GAS DEHYDRATION BY LOW TEMPERATURE SEPARATION (L.T.S) PDF Print E-mail
Written by Norrie   
Tuesday, 16 March 2010 12:59
Article Index
GAS DEHYDRATION BY LOW TEMPERATURE SEPARATION (L.T.S)
LOW TEMPERATURE SEPARATION (L.T.S)
CHOKE KNOCK-OUT DRUM V. 3 - CLASSIFIER V. 4
NATURAL GAS SWEETENING BY AMINE SOLUTION
PRINCIPLES OF GAS SWEETENING WITH AMINE SOLUTION
GENERAL PROCESS DESCRIPTION
GAS SWEETENING EQUIPMENT AND OPERATING CONDITIONS
C. AMINE FLASH SEPARATOR
D. AMINE REGENERATION
All Pages

Refer to Figures: 16 & 17 as you read on.

Wet, natural gas direct from the wellstreams, at about 1600 Psi, is first pre-cooled and separated from liquids in an 'Intermediate Separator' and cooled in a gas/gas exchanger causing more liquids to separate out in the 'Choke KO Drum'. The liquids pass to other processes.



From the Choke KO drum, the gas passes through another gas/gas exchanger - the 'LTS Pre-cooler'.

(The cooling medium for the gas/gas exchangers is cold dry gas from the Low Temperature Separator. The exchangers are of the 'Double-pipe' type).

The cooled feed gas from the LTS pre-cooler passes into the L.T.S. vessel, first passing through a Flow Control Choke valve. This is an angle type valve with a hardened plug to withstand the high velocity, erosive quality of the gas flow and the low temperature. Through the choke, the gas pressure is decreased from 1600 psi to about 700 psi and expanded into the low temperature separator where the temperature decreases to as low as minus (-) 19 °F. (This temperature depends on the gas pressure and temperature before the choke).

The gas enters the LTS 'Spinner' section at a tangent. The tangential flow in the spinner imparts high speed rotation to the gas which decreases its velocity into the vessel and also causes some separation to take place due to the centrifugal force. The heavier components, water and condensate move downwards while the gas passes upwards.

A hot fluid coil in the spinner section ensures that the formation of 'HYDRATES *' does NOT occur at this point. (* Hydrates are complicated molecules of water and hydrocarbon liquid which are combined to form a semi-solid, icy sludge). (Normally, the formation of hydrates is to be avoided due to being a cause of blockages in equipment and piping. However, in the Low Temperature Separation method of dehydration, hydrates are required and are purposely made to form in order to separate the maximum amount of water from the gas.).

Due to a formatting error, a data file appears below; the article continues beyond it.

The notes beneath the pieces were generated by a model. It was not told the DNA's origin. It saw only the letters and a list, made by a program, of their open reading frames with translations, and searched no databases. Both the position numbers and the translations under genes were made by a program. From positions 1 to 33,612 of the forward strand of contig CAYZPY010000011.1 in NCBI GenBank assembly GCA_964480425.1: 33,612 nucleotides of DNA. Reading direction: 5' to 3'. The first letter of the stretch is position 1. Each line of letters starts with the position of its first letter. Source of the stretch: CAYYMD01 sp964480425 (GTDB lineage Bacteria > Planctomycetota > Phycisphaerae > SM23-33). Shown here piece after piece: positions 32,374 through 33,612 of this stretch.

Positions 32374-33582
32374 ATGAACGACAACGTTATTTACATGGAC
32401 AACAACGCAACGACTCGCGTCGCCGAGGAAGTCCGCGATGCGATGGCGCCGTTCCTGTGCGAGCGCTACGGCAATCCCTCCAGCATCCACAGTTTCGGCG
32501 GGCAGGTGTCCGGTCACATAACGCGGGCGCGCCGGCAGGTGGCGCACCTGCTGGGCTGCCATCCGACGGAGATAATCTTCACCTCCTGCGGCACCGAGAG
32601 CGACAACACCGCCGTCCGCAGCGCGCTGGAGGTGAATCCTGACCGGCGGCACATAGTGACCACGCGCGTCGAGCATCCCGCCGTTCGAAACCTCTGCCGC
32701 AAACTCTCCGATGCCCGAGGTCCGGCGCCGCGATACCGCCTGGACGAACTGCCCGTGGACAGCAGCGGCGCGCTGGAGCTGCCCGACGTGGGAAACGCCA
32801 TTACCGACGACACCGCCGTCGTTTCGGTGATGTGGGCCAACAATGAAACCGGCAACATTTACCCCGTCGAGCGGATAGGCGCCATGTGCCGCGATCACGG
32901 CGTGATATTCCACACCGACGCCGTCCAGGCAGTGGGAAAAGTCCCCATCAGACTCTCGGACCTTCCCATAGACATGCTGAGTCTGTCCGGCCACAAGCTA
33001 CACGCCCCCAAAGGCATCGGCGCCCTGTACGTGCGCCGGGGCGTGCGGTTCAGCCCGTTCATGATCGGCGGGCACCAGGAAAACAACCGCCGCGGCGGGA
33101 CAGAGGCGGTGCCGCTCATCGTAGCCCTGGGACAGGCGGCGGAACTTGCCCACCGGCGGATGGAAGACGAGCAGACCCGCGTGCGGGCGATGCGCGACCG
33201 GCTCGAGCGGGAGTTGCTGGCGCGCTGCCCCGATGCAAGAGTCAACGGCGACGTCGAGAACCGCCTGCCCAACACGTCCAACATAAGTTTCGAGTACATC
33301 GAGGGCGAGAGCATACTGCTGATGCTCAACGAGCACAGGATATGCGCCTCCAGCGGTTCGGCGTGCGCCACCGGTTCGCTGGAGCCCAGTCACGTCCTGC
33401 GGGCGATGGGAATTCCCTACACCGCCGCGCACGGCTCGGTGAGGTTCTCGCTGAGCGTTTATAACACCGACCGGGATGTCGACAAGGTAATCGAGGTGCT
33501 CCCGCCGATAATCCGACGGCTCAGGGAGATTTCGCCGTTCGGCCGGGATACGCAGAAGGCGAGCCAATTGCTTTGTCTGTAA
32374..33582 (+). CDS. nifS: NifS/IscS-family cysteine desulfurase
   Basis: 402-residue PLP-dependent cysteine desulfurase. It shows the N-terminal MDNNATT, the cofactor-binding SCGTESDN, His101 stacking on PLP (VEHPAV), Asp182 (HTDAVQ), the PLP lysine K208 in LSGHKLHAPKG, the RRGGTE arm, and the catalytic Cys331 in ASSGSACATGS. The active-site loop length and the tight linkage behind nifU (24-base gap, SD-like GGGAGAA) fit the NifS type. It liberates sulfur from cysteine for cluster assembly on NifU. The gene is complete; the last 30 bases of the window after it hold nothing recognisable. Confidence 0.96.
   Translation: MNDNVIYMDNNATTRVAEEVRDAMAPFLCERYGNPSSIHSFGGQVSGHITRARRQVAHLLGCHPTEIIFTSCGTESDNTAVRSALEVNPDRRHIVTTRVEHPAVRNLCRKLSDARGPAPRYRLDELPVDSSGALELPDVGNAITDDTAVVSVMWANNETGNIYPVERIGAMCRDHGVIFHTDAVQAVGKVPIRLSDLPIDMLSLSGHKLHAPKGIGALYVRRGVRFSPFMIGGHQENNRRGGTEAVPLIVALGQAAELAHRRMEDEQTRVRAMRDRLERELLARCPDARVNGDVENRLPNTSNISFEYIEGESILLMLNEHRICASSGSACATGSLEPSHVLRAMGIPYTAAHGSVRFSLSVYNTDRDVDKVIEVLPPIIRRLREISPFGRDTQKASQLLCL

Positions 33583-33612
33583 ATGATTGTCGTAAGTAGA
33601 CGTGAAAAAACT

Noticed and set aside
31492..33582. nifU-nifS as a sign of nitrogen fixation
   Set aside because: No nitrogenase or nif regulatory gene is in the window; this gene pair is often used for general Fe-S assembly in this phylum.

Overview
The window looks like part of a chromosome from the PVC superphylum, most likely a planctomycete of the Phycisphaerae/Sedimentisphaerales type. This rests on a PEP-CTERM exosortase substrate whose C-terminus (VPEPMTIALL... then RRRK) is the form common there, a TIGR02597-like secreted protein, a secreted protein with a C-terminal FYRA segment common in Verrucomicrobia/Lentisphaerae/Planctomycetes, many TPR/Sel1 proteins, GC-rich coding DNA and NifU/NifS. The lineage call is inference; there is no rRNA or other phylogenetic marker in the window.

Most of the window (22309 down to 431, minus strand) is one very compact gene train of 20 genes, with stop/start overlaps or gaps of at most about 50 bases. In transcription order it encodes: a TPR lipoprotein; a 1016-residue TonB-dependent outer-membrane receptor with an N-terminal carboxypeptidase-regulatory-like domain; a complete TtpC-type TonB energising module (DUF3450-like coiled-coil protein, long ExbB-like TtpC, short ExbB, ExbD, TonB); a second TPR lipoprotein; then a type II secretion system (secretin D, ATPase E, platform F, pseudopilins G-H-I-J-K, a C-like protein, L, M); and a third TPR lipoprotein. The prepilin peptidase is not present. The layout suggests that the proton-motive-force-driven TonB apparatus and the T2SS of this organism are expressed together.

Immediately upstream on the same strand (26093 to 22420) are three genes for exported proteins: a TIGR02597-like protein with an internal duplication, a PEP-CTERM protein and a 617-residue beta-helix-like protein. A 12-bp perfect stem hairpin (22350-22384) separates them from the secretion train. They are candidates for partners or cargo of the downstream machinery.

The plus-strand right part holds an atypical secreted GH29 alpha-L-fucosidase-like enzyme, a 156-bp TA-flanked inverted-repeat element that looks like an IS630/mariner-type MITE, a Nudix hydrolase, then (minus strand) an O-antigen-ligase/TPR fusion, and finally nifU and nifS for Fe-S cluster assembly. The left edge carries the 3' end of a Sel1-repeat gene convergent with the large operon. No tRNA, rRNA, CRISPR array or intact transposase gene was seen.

The hot fluid flow through the spinner coil is manually controlled by a globe valve in the inlet flowline. This valve is adjusted as required to maintain 100 to 110 °F coil outlet temperature. Further into the LTS vessel, the cooling of the fluids by expansion causes more water and condensate to form together with HYDRATES. The liquids and semi-solid hydrates flow down the length of the vessel bottom.

Warm, wet gas from the 'Classifier', (discussed later), also enters the LTS vessel near to the spinner.

In order to convert these hydrates back into water and condensate, another hot fluid coil runs the length of the vessel bottom.

As the liquids flow along the separator, the hydrates melt and separation of hydrocarbon condensate and water takes place and form an interface.

Near the end of the vessel, an insulating baffle and a surge baffle separate the cold section of the separator from the warmer end. At the end of the vessel, a hydrate screen is installed to prevent unmelted hydrates from passing into the liquid outlet streams.

Figure: 16 shows the LTS internals

Figure: 16

(The hot fluid system supply temperature is about 200 °F). The bottom temperature is controlled by a TIC/TICV, with the control valve located in the coil outlet line.

Figure: 17

The dry gas leaves the top of the separator before the insulating baffle and passes to the shell side of the two feed gas coolers.
(These exchangers have temperature control valves, TCV's. These are 3 - way valves (control valve and bypass), controlled by a TIC in the exchanger wet gas outlet line).

The dry gas now passes to the Dry Gas Header via a metering unit and on to further processing.

(Downstream of the metering unit Flow Element (FE), is a SDV which will close on a signal from the Shut-down system. Upstream of the FE, a PCV is set to vent excess gas to flare during any operating pressure fluctuations.

This valve however will open to flare on a signal from the Shut-down system).

The separated water is piped from the bottom section of the LTS separator to the drain header, controlled by Interface Controller LCI & LCIV. (LCI = Level Control Interface).

Condensate is piped via a flow element FE/FR and level control system (LIC) to further processing.